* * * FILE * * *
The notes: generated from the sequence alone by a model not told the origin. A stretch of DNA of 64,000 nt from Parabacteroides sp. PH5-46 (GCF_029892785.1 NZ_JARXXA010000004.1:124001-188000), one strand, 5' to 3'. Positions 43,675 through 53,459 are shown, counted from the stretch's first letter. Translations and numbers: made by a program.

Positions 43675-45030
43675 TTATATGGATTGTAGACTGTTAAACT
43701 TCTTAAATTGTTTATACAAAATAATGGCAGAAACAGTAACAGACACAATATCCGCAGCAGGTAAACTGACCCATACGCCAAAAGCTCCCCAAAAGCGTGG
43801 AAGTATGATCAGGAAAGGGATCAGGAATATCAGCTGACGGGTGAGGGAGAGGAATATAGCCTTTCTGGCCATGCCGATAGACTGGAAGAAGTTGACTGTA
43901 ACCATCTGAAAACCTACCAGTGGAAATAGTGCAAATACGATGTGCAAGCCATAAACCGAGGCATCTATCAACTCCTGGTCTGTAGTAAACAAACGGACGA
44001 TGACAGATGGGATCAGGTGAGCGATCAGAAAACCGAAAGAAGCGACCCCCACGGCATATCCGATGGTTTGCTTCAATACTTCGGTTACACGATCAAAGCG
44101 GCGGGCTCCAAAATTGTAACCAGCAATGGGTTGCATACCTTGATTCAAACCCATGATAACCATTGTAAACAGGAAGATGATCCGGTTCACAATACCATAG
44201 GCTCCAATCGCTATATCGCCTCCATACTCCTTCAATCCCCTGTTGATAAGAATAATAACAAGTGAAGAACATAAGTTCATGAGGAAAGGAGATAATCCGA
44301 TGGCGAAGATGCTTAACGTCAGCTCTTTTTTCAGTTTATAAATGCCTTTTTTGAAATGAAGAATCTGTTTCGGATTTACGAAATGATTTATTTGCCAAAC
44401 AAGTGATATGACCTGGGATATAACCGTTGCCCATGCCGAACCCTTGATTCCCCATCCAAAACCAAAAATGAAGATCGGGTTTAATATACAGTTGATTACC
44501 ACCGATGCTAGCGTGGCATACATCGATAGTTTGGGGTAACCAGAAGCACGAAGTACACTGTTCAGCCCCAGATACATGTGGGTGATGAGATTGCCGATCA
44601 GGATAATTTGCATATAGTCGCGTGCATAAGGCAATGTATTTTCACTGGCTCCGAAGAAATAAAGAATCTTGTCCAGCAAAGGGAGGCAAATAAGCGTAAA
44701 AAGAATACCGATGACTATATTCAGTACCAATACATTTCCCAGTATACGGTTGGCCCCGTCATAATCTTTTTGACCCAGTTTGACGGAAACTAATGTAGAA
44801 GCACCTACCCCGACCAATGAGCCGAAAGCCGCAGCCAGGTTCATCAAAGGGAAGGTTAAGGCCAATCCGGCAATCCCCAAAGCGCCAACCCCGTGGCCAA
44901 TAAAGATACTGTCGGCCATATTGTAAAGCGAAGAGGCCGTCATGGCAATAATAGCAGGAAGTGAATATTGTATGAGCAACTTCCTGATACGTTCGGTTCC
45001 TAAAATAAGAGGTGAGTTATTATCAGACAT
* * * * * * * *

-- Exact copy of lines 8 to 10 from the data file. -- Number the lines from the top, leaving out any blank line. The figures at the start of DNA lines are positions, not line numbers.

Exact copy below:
44101 GCGGGCTCCAAAATTGTAACCAGCAATGGGTTGCATACCTTGATTCAAACCCATGATAACCATTGTAAACAGGAAGATGATCCGGTTCACAATACCATAG
44201 GCTCCAATCGCTATATCGCCTCCATACTCCTTCAATCCCCTGTTGATAAGAATAATAACAAGTGAAGAACATAAGTTCATGAGGAAAGGAGATAATCCGA
44301 TGGCGAAGATGCTTAACGTCAGCTCTTTTTTCAGTTTATAAATGCCTTTTTTGAAATGAAGAATCTGTTTCGGATTTACGAAATGATTTATTTGCCAAAC